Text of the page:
The terrifying events of October 7, 2008, on board flight QF72 remain vivid today for former Auckland police officer turned flight attendant Fuzzy Maiavia.
Mr Maiava was on duty when the Perth-bound plane carrying 315 people nose-dived twice over the Indian Ocean. He was among the more than 100 crew and passengers injured in the incident, with his injuries leaving him unable to work since.
Now, Mr Maiavia is calling for the pilot, Kevin Sullivan, to be formally recognised for his heroism. It comes after the recent release of a book he wrote about the fateful day, called No Man's Land: The Untold Story of Automation and QF72.
He recounted to TVNZ1's Breakfast today that he had been making his dinner alone in the back galley after packing up the passengers' dinner plates when "all hell broke loose".
"It was just like a tsunami, you know? It was me, and I just heard this big bang - like a real slap - and I could see in the corner of my eye the couple who were with me in the back floating, so to speak. And I just thought, 'That's weird.'
"It made me look towards the floor, towards my feet, and I could just see the floor disappearing, and that's when I felt that heat rush from my feet right up to my head. Next thing I knew, I was knocked out."
Mr Maiavia had hit the ceiling of the plane - a "head-on smash".
"I'm not sure how long we were up there for until I became conscious when I hit the galley bench and ended up bending it."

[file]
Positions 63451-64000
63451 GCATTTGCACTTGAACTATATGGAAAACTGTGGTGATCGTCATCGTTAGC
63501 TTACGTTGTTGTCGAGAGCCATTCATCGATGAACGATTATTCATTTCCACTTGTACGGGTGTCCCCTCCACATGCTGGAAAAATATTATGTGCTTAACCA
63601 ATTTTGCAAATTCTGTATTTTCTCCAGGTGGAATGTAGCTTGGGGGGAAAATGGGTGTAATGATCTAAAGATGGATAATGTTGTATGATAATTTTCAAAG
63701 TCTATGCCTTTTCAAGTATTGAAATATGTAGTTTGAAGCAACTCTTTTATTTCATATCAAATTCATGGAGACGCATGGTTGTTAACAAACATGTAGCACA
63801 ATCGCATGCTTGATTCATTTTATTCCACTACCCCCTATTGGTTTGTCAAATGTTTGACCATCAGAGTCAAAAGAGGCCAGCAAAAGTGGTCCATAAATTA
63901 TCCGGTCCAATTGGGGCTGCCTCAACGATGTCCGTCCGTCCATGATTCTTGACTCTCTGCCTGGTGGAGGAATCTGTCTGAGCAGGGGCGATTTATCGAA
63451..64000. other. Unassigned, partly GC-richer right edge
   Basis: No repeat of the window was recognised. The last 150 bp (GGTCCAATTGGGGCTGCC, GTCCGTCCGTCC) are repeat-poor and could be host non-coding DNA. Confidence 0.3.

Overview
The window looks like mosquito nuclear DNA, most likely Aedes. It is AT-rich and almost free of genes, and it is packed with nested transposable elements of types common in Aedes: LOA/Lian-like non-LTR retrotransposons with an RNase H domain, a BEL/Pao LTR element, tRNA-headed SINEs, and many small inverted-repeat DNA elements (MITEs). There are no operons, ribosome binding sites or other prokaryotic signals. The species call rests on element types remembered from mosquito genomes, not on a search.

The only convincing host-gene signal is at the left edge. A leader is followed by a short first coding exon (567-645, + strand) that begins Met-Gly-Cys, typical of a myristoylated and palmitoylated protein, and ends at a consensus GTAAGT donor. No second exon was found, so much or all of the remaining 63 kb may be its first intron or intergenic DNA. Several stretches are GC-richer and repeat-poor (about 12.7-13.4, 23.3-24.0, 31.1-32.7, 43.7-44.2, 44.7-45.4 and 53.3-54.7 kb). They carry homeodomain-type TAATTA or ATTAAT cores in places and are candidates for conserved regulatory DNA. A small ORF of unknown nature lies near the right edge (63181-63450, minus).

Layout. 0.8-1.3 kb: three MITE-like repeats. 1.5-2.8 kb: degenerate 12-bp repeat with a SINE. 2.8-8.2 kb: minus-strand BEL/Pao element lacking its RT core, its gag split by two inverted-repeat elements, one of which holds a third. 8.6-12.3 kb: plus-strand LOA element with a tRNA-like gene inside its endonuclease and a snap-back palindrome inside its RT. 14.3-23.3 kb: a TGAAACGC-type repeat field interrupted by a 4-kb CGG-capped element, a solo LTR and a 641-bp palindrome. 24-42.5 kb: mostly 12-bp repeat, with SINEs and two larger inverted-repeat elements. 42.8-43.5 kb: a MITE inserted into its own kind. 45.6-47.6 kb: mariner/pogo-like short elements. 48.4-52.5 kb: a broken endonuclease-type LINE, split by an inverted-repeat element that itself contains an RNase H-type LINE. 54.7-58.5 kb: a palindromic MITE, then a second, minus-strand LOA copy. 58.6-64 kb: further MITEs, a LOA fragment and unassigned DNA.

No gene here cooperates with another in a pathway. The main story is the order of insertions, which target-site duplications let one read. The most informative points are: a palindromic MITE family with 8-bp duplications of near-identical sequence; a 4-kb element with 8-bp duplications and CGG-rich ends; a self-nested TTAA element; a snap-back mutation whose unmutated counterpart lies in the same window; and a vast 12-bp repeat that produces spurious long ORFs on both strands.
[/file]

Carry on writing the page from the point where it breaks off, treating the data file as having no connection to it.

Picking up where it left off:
He said it was "hard to explain" the emotions he had felt in the moment, adding, "I've never been in a situation like that before".
"When I actually crashed on the floor, I looked up and I'm not sure how long I was out for. I sort of looked up and all I could see was the oxygen mask just dangling, just, you know, trying to figure out what just happened.
"After the second nosedive, I actually thought we were going to die."
He recalled turning to look at his co-worker, whose blood was "pulsing out of her head".
"I looked at her and it's just that feeling you get. That's shock, just looking at her and she looked at me and it was like the last person you would see and I’m saying to myself, 'Man, something's definitely wrong.'
"I actually prayed and prayed to God, you know, to make this happen quick so that we wouldn't feel the pain. You just couldn't imagine, so yeah, that was all I could say."
Meanwhile, Mr Sullivan was fighting to keep the plane in the air.
"He's a top gun fighter pilot," Mr Maiavia said of Mr Sullivan, who he now considers a close friend. "What I know more now than I did 11 years ago about automation: there needs to be a human interaction. There needs to be an override kill switch to handle a situation.
"I thank God he was there because had he not been there, we would not be having this conversation."
Mr Maiavia called Mr Sullivan "extraordinary", adding: "I love this guy. He's my older brother."
"We're family and that's why I started up this petition to have him acknowledged and recognised, because it's a worldwide event, it happened, it's true and it's not just 'doing your job' sort of thing, like 'get on the bus and drive'. It's more than that and that's why I'm so passionate about seeing, making this happen and asking New Zealanders to get behind us because there is that Kiwi connection and not just me, but my colleagues are.
"I ask the Kiwis to please get behind this and support this and make this happen."
To sign the petition calling for Mr Sullivan to be formally recognised, click here.
The harrowing ordeal of the passengers and crew onboard QF72 will be featured on TVNZ1's Sunday this week.